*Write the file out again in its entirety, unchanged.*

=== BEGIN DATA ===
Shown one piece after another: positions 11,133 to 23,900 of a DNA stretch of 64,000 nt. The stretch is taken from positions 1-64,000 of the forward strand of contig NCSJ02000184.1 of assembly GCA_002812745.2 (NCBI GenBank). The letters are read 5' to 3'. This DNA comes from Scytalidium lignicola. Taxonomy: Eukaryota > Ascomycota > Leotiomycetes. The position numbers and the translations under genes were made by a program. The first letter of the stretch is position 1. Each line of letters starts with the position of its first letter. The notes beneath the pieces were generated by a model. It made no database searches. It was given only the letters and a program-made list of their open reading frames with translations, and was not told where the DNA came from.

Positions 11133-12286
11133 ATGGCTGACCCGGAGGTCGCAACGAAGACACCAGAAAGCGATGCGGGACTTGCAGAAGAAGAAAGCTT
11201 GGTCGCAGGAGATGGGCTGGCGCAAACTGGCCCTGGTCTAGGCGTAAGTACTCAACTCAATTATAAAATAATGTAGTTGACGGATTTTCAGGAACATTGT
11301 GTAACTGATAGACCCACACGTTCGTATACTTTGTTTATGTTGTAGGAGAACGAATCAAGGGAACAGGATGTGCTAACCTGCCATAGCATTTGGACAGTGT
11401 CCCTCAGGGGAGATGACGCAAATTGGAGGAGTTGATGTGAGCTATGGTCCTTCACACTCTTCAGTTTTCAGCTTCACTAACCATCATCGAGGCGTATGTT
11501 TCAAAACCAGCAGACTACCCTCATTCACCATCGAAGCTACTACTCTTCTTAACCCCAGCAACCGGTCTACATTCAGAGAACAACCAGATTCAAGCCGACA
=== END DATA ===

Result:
Shown one piece after another: positions 11,133 to 23,900 of a DNA stretch of 64,000 nt. The stretch is taken from positions 1-64,000 of the forward strand of contig NCSJ02000184.1 of assembly GCA_002812745.2 (NCBI GenBank). The letters are read 5' to 3'. This DNA comes from Scytalidium lignicola. Taxonomy: Eukaryota > Ascomycota > Leotiomycetes. The position numbers and the translations under genes were made by a program. The first letter of the stretch is position 1. Each line of letters starts with the position of its first letter. The notes beneath the pieces were generated by a model. It made no database searches. It was given only the letters and a program-made list of their open reading frames with translations, and was not told where the DNA came from.

Positions 11133-12286
11133 ATGGCTGACCCGGAGGTCGCAACGAAGACACCAGAAAGCGATGCGGGACTTGCAGAAGAAGAAAGCTT
11201 GGTCGCAGGAGATGGGCTGGCGCAAACTGGCCCTGGTCTAGGCGTAAGTACTCAACTCAATTATAAAATAATGTAGTTGACGGATTTTCAGGAACATTGT
11301 GTAACTGATAGACCCACACGTTCGTATACTTTGTTTATGTTGTAGGAGAACGAATCAAGGGAACAGGATGTGCTAACCTGCCATAGCATTTGGACAGTGT
11401 CCCTCAGGGGAGATGACGCAAATTGGAGGAGTTGATGTGAGCTATGGTCCTTCACACTCTTCAGTTTTCAGCTTCACTAACCATCATCGAGGCGTATGTT
11501 TCAAAACCAGCAGACTACCCTCATTCACCATCGAAGCTACTACTCTTCTTAACCCCAGCAACCGGTCTACATTCAGAGAACAACCAGATTCAAGCCGACA